Federal agencies would no longer have to take climate change into account when they assess the environmental impacts of highways, pipelines and other major infrastructure projects, according to a Trump administration plan that would weaken the nation’s benchmark environmental law.
The proposed changes to the 50-year-old National Environmental Policy Act could sharply reduce obstacles to the Keystone XL oil pipeline and other fossil fuel projects that have been stymied when courts ruled that the Trump administration did not properly consider climate change when analyzing the environmental effects of the projects.
According to one government official who has seen the proposed regulation but was not authorized to speak about it publicly, the administration will also narrow the range of projects that require environmental review. That could make it likely that more projects will sail through the approval process without having to disclose plans to do things like discharge waste, cut trees or increase air pollution.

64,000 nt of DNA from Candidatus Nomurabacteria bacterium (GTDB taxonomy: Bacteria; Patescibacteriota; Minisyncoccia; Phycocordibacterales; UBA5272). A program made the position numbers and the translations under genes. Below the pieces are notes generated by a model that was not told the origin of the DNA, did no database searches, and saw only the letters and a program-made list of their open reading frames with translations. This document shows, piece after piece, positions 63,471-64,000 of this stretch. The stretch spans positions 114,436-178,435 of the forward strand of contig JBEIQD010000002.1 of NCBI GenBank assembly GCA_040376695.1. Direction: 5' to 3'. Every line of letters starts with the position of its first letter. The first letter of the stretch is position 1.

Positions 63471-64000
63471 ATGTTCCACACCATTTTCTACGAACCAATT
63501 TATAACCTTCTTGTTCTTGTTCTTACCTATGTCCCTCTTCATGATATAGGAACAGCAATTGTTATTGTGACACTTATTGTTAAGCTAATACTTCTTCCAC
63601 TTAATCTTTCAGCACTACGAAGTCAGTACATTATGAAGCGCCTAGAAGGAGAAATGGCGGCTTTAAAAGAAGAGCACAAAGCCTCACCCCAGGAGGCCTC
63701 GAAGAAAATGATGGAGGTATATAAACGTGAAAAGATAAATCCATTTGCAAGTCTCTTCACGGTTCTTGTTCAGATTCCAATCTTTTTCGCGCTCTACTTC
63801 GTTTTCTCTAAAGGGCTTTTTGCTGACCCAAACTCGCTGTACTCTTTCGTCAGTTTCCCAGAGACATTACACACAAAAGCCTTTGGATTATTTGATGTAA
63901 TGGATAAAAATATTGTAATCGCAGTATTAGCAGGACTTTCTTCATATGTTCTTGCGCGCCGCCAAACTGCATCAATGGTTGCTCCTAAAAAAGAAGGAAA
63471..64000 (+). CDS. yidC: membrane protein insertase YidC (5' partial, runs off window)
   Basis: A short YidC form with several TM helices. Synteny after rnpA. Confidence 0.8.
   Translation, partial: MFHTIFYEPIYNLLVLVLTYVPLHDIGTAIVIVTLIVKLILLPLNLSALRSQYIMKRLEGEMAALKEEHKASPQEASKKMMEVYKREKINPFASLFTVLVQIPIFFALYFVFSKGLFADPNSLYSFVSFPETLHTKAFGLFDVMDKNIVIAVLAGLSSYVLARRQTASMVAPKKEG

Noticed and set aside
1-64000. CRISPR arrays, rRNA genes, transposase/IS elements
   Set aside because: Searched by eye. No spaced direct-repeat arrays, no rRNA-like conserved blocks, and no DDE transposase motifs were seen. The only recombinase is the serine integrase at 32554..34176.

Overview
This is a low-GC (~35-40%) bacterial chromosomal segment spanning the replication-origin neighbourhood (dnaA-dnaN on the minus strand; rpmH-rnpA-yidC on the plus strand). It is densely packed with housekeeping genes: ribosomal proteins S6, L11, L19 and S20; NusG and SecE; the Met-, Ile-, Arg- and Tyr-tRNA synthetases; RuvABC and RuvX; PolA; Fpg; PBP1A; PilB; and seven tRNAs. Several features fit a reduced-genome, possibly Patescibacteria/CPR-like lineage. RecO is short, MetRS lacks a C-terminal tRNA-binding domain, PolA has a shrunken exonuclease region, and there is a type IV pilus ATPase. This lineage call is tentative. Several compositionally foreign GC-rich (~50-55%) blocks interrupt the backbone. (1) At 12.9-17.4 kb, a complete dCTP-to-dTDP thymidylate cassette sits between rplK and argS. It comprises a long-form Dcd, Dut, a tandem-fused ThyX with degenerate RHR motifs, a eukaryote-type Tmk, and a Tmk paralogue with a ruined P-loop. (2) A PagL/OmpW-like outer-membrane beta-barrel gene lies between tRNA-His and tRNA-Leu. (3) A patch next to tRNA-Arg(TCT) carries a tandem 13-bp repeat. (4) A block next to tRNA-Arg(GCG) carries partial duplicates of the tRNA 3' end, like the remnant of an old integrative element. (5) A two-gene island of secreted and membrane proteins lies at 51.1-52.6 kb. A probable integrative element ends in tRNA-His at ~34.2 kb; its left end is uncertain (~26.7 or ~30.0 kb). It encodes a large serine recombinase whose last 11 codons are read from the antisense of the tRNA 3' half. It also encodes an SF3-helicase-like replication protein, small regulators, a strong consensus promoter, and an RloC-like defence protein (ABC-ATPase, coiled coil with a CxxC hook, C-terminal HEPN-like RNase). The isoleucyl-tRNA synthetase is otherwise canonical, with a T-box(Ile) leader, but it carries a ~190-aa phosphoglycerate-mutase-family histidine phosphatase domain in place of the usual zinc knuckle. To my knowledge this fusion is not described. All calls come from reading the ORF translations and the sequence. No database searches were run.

The new rule would no longer require agencies to consider the “cumulative” consequences of new infrastructure. In recent years courts have interpreted that requirement as a mandate to study the effects of allowing more planet-warming greenhouse gas emissions into the atmosphere. It also has meant understanding the impacts of rising sea levels and other results of climate change on a given project.
The act requires the federal government to prepare detailed analyses of projects that could have significant environmental effects, including long-term impacts that courts have said include climate change. Since 1970, when the law was enacted, it has undergone only one major change. That was in 1983, when the White House Council on Environmental Quality limited the use of worst-case scenarios in project reviews.
Read more at https://www.nytimes.com/2020/01/03/climate